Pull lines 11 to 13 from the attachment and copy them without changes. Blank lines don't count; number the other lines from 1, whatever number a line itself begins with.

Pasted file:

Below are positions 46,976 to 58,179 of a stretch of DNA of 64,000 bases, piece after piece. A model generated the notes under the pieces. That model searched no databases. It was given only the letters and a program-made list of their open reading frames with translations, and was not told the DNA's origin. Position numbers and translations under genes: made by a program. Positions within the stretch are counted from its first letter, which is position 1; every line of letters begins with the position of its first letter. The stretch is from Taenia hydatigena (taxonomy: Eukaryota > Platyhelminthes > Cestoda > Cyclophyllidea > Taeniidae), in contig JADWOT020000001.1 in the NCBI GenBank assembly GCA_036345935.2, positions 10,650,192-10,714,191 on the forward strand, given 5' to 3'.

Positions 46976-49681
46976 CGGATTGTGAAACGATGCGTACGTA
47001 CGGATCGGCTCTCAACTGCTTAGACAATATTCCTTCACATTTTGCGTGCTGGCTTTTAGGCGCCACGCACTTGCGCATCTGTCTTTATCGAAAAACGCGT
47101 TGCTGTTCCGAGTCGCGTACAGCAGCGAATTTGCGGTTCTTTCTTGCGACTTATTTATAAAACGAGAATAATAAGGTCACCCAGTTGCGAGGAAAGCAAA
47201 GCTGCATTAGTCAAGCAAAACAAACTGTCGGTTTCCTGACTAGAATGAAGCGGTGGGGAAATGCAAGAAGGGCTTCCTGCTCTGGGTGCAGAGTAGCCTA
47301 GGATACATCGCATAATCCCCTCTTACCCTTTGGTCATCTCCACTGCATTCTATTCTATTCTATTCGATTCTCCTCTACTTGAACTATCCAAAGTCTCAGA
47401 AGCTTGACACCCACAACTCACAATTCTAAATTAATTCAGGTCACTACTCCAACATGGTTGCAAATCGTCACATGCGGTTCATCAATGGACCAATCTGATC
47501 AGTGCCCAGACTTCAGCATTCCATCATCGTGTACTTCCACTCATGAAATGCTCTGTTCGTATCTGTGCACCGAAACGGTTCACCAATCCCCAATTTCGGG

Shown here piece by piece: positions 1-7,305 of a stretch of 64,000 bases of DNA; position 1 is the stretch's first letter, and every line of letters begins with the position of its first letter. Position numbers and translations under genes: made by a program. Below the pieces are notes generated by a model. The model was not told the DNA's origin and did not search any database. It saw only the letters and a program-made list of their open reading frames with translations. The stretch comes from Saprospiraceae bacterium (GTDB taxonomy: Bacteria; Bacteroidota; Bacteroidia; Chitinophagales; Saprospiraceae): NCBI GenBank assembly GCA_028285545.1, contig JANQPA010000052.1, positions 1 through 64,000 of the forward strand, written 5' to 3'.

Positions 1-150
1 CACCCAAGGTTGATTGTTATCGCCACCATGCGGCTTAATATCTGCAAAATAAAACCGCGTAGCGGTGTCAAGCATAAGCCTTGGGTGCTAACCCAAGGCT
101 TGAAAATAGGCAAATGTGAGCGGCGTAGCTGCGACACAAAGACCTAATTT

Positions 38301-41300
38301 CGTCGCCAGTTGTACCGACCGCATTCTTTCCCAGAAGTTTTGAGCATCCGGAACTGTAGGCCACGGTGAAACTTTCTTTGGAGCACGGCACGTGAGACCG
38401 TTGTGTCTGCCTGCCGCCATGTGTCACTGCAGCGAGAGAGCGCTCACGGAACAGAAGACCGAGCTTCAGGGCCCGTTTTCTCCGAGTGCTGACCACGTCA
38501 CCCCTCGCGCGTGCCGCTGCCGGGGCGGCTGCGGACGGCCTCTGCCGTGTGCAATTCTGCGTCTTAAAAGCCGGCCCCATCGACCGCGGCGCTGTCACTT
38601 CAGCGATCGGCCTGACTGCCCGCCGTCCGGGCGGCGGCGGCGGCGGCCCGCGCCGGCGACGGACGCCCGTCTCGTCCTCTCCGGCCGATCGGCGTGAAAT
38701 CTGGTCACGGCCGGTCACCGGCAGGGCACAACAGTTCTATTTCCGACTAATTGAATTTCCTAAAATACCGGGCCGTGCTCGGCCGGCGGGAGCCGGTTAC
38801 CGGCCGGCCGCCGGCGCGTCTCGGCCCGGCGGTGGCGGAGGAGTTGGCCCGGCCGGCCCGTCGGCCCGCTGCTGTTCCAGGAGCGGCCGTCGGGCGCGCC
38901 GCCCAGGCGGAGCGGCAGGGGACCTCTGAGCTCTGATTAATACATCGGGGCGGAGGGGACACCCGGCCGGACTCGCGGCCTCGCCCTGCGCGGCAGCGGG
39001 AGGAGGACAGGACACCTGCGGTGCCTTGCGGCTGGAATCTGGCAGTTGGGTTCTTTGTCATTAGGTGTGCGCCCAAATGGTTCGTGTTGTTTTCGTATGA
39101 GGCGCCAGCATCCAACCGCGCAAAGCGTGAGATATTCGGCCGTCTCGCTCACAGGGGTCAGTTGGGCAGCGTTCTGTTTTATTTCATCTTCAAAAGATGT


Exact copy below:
Positions 1-150
1 CACCCAAGGTTGATTGTTATCGCCACCATGCGGCTTAATATCTGCAAAATAAAACCGCGTAGCGGTGTCAAGCATAAGCCTTGGGTGCTAACCCAAGGCT
101 TGAAAATAGGCAAATGTGAGCGGCGTAGCTGCGACACAAAGACCTAATTT